Jeff Jarvis rightly argues that for journalism to survive it needs to connect with people, and that will involve taking sides with the community and campaigning with them. The BBC simply can’t do that, nor can people employed by them to cover public service journalism. Simply reporting public affairs isn’t enough.
Content decisions aren’t entirely based on the number of people available to cover a story – the interest of the public in that story is also a factor. This isn’t new to online – although analytics make it easier to track – it has always been the case.
The challenge is about making people realise that stories about public bodies are relevant to them. Voter turnout is at an all-time low, and trust in those making decisions is rock-bottom too. That’s not because of the media, that’s a much wider issue.
Journalism can help, by working to make the stories about public institutions more appealing to people, by explaining the relevance. It can, and does, work. The Western Mail, Birmingham Mail, Nottingham Post, Northern Echo, Newcastle Journal and The Scotsman prove this every day.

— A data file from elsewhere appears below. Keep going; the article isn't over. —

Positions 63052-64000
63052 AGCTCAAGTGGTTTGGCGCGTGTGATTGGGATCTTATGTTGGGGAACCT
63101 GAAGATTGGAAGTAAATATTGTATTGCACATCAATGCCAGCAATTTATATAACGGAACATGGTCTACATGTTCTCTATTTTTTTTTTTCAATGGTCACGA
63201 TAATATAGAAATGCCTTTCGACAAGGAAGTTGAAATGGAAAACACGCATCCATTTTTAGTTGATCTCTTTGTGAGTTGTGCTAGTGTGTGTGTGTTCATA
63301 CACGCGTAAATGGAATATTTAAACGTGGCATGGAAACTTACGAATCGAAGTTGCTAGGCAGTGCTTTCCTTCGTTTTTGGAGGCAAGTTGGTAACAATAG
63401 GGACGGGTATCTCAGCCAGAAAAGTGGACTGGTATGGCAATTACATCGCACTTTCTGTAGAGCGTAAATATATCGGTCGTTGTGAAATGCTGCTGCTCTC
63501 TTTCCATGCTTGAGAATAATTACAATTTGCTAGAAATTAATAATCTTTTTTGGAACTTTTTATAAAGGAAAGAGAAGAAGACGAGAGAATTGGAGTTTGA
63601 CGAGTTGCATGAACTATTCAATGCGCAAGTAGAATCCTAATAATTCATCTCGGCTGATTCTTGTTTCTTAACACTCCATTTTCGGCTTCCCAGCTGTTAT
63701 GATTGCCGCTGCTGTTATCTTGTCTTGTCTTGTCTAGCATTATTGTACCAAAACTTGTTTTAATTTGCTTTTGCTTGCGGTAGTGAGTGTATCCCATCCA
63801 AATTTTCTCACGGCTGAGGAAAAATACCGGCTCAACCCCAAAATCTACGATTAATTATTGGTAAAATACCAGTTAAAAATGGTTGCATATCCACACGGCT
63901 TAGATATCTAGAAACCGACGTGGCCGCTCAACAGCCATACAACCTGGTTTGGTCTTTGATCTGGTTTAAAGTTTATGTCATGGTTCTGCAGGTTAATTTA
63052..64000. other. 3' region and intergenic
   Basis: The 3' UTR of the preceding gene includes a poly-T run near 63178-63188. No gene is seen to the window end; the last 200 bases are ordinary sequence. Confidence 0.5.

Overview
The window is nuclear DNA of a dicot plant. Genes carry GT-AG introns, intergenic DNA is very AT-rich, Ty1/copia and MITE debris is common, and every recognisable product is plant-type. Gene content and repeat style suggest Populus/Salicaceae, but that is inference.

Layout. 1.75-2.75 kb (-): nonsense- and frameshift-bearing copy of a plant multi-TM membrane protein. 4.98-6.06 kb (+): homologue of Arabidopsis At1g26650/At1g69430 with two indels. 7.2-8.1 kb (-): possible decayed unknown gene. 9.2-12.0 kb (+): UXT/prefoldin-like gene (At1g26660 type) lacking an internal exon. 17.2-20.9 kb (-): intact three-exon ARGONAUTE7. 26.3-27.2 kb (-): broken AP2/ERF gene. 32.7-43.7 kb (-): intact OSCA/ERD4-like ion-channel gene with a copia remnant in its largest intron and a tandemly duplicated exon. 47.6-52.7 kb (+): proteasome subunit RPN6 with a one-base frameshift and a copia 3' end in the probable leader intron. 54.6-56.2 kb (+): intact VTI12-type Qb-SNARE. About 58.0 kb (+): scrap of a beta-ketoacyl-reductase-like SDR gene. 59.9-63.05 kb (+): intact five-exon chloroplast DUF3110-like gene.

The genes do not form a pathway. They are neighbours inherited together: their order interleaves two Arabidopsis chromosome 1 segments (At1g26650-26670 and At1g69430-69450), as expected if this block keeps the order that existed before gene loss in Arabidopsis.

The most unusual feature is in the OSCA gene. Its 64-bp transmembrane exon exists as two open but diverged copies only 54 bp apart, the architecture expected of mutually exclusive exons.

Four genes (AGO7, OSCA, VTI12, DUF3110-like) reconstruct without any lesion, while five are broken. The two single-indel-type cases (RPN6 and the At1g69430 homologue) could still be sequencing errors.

Commentators like Greenslade (and he’s just one of many) still believe councils are covered by sitting through long, dull meetings. The Local Government Act changes in 2000 did away with the notion of public decision-making. Many NHS Trusts do their best to release as little information as possible. Education is becoming harder to cover because of the many ways it is run – directly by government, through councils, or via almost private companies.
Courts, too, are a cottage industry of adjournments which drive all within the system to distraction, newsdesks included. And with so many magistrates courts closing, the likelihood is fewer cases will be covered.
The way to solve the above is for the industry to present a united front on access to information. Court lists as standard. Standard accountability at local authorities. No giving lack of transparency as a prize for delivering government reform, as was the case with school academies and Foundation NHS Trusts. And committing, publicly, that with devolution will come the ability to monitor, report on and hold account those who are making decisions. The BBC could help lead the charge here.
I don’t doubt the challenge the BBC faces in protecting itself for the future. But creating phantom menaces and jumping up and down like a petulant child and pointing to perceived weaknesses in the regional Press isn’t the way to aid the continued revival of journalism. And it risks undoing a lot of the hard work done by many of its team in building relationships with the local Press too. That alone would be a very sad state of affairs.